A crucial step in outlining the role of genetic influences on memory is to understand the functional neuroanatomy of the memory system. Neural systems supporting declarative memory involve a set of interconnected neural networks linking neocortex, parahippocampal regions (including both perirhinal cortex and more posterior parahippocampal cortex), and the hippocampus (see ). Lesions to this region result in global amnesia characterized by an inability to form new memories and a temporally graded loss of previously acquired memories. The predominant contemporary view of the functioning of this system highlights the role of more ventral regions of neocortex, and closely-connected perirhinal cortical regions that they project to, in the immediate representation of stimulus features and maintenance of those representations over brief delays (Eichenbaum, 2000
; Ranganath, 2010
; Wang and Morris, 2010
). More dorsal regions of neocortex, and closely-connected parahippocampal cortex, participate in the representation and maintenance of stimulus context. Both of these constituents of the greater parahippocampal region cooperate to help representation persist, buffering them against interference, and providing a venue for an initial phase of feature binding across information modalities and brief time intervals. The hippocampus in turn provides an additional degree of association-building, linking representations across longer spans of time, binding items into the context of a particular learning episode (Ranganath, 2010
), and allowing generalization (and inference) between related learning episodes (Eichenbaum, 2000
). Critically, once these assemblies of neocortical representations and their relationships are encoded, reactivation of any part of the assembly triggers activation of the entire, bound set of representations, allowing for retrieval of complex memories based on only partial cues (Wheeler and Buckner, 2004
). The role of the neocortex is not restricted to sensory regions subserving stimulus feature representation, however. Heteromodal regions such as prefrontal and parietal cortices also contribute to the conscious, effortful organization of information to be encoded, as well as to conscious recollection of learned information (while suppressing irrelevant information) and judgments based on the retrieved information (Ranganath, 2010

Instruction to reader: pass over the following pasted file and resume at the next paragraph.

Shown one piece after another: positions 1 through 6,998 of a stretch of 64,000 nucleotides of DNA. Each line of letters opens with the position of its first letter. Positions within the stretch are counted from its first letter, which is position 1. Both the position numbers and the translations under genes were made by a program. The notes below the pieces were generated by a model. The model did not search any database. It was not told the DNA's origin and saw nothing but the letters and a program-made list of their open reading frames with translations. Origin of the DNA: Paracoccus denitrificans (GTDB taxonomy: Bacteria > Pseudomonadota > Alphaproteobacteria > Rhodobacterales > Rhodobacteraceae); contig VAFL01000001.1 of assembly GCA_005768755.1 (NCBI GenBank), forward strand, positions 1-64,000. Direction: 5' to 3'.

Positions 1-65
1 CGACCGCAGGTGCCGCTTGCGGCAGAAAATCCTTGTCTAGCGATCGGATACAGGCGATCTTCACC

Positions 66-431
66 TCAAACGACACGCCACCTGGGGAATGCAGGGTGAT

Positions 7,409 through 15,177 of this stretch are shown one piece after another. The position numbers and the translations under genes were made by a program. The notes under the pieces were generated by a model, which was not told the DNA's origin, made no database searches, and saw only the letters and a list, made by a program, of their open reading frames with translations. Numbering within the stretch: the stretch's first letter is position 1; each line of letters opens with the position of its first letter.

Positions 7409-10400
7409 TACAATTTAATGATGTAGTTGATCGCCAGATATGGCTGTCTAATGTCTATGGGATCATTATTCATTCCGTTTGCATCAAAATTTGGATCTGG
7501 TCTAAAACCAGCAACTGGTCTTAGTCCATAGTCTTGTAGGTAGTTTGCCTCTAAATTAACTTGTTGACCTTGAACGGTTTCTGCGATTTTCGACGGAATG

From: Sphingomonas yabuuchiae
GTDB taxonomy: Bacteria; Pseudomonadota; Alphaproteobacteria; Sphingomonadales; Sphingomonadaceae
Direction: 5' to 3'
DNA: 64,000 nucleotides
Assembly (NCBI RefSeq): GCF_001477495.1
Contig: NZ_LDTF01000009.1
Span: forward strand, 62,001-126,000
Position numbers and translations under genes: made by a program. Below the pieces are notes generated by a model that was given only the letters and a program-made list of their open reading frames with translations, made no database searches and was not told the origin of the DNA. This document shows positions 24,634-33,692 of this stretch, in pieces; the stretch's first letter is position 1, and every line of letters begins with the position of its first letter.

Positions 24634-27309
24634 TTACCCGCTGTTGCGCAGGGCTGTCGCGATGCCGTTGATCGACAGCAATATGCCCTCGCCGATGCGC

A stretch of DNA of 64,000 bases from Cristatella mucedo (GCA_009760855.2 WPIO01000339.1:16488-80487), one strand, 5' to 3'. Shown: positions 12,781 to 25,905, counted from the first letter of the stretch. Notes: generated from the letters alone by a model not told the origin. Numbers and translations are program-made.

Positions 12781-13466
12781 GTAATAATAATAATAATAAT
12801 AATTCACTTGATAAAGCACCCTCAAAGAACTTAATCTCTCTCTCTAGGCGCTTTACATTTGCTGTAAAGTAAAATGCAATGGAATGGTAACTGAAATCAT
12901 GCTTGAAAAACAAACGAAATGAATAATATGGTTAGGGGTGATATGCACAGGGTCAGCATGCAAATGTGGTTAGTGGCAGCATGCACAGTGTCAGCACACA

Figure 2 Information from multiple cortical association areas converge on areas that surround the hippocampus, namely, entorhinal, perirhinal and parahippocampal regions. These regions are interconnected and project to the hippocampus itself. Efferents from the (more ...)
Positioned at the highest level of this associative hierarchy, the hippocampus displays a heterogeneous organization that facilitates its role in declarative memory functioning. Information generally flows from perirhinal and parahippocampal cortices, as noted above, to entorhinal cortex, which projects axons into the dentate gyrus, entering the hippocampus proper (see ). The dentate, in turn, projects excitatory links to area CA3, which excites area CA1. CA1 then sends inputs to deeper, out-going lamina of the entorhinal cortex, via the subiculum (Amaral and Lavenex, 2006
). Both intrinsic and extrinsic inhibitory connections innervate all levels of this system. Wang and colleagues (Wang and Morris, 2010
) have proposed that the projections into CA1 provide information establishing spatial context for stimuli to be remembered, while separate inputs into CA3, and then into CA1, are critical for indexing the stimuli themselves. Building of associations within CA1 is therefore fundamental for binding together objects and context information into the complex representation of a learning episode (Wang and Morris, 2010
Schematic illustration of the main structures within and surrounding the hippocampus, as seen from a coronal slice through its anterior part.
In light of this highly associative nature of the process by which declarative memories are constructed and reconstructed, the creation, stabilization/consolidation, modulation, and reactivation of these associations is critical. Each of these phases, and each component of the circuitry they rely on, represents a point of vulnerability. Disruption of any of these components could result in a memory deficit, and a fine-tuned cognitive dissection of the deficit is needed to determine precisely which aspects of the process are impaired. As discussed in relation to memory deficits associated with neuropsychiatric disease, below, genetic influences on any one of these processes could all result in a final common pathway of poor performance on a memory task, albeit through distinct mechanisms.